The Cone is a conical filter that
separates the dust collector's bottom
collection bag from the top filter bag
or canister. The dust stream enters
directly below it. Essentially, the Vortex
Cone makes a single-stage dust collector act like a two-stage dust collector,
according to Jet.
The swirling action created by the
Vortex Cone forces wood chips and
heavier dust particles down, whlle
pushing the smaller dust particles up
to the filtration bag or canister.
Jet says that the Vortex technology
increases the packing density in the
collection bag, resulting in fewer bag
changes, and that it also "prevents the
central airflow from floating chips into
the filter chamber, decreasing rapid
performance drop due to premature
clogging:'

Tran lated, this means that the cone
helps the dust collector maintain peak suetion by keeping chips away from the filter.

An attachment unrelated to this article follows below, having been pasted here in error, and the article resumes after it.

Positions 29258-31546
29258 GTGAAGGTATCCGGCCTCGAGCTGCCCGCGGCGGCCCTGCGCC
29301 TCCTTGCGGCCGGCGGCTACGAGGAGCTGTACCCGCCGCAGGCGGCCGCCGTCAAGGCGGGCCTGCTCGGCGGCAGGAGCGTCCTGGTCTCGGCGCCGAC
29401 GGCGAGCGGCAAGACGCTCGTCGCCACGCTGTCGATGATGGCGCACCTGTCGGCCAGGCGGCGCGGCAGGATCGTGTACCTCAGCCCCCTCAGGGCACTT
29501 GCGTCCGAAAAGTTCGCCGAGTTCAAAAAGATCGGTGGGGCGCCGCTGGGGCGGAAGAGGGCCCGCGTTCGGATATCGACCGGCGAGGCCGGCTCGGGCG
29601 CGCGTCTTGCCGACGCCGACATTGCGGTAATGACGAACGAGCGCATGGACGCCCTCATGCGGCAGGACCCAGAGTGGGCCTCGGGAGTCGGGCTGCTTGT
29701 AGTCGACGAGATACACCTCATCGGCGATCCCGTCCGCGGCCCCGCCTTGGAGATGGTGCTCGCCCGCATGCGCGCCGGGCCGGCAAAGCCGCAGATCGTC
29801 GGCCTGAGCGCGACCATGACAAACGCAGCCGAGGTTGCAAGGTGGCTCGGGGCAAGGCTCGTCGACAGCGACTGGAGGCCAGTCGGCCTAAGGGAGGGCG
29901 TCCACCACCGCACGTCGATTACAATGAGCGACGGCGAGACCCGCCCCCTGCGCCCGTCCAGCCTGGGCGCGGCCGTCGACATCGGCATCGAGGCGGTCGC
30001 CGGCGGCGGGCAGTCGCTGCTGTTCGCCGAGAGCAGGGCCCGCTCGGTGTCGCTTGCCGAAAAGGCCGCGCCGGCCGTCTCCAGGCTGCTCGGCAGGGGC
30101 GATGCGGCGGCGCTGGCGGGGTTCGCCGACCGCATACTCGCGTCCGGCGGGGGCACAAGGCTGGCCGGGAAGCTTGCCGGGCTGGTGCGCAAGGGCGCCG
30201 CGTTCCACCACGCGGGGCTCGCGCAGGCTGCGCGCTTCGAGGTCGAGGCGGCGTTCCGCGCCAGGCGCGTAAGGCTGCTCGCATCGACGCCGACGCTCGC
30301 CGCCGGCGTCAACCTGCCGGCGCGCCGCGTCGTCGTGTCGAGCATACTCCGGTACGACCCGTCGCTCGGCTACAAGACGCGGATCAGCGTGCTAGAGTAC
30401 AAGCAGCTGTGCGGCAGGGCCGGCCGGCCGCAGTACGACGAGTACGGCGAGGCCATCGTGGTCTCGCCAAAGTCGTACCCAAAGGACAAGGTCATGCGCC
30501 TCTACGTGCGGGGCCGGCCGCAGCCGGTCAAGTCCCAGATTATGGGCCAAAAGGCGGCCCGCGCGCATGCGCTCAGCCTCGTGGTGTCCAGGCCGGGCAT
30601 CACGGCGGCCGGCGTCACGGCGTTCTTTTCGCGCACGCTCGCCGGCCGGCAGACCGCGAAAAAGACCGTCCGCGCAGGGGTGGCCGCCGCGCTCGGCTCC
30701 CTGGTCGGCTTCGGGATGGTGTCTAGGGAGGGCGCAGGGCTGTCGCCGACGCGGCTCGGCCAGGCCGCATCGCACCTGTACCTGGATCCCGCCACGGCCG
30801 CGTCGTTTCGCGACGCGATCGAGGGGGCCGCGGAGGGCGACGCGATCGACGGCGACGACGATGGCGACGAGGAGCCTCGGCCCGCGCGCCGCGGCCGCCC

The Vortex Cone is available on three
1-1/2 hp models featuring either a 2 micron
canister, a 5 micron bag or a 30 micron bag.
It's also available on four 2 hp models; two
featuring a 2 micron canister (one has a
3-phase motor), one with a 5 micron bag
and one with a 30 micron bag.
Jet dust collectors with the Vortex Cone
are about $20 more than their non-Vortex
counterparts. For more information,
visit vortexcone.com.
Powermatic offers the same
technology-they call it the Turbo Cone--on six of their dust
collector .

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SOURCE

•;___

• Jet Tools, vortexcone. com,
SOQ-274-6848, 7 models from
$450 - $700.
• Powermatic, powermatic. com,
888-804-7129, 6 models from
$550 - 1200.

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.llmericanWoodworker.com

A U GUS T / S E PTE MIE

R lO 11

We're changing things up
in
ltimore
Gr ater. % f
-only booths
2 days of whol

And

Call for Applications

3 days of retail
aust the beginning •••

Baltimore ~Atlanta
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Paul ~San
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~

~
~22-23,

2012

Mar. 9-11,2012 Apr. 20-22, 2012 Aug. 10.12, 2012

F.b. 2....26, 2012

Deadline Aug. 1, 20 11
Late deadline: Aug. 8th
$100 late fee will apply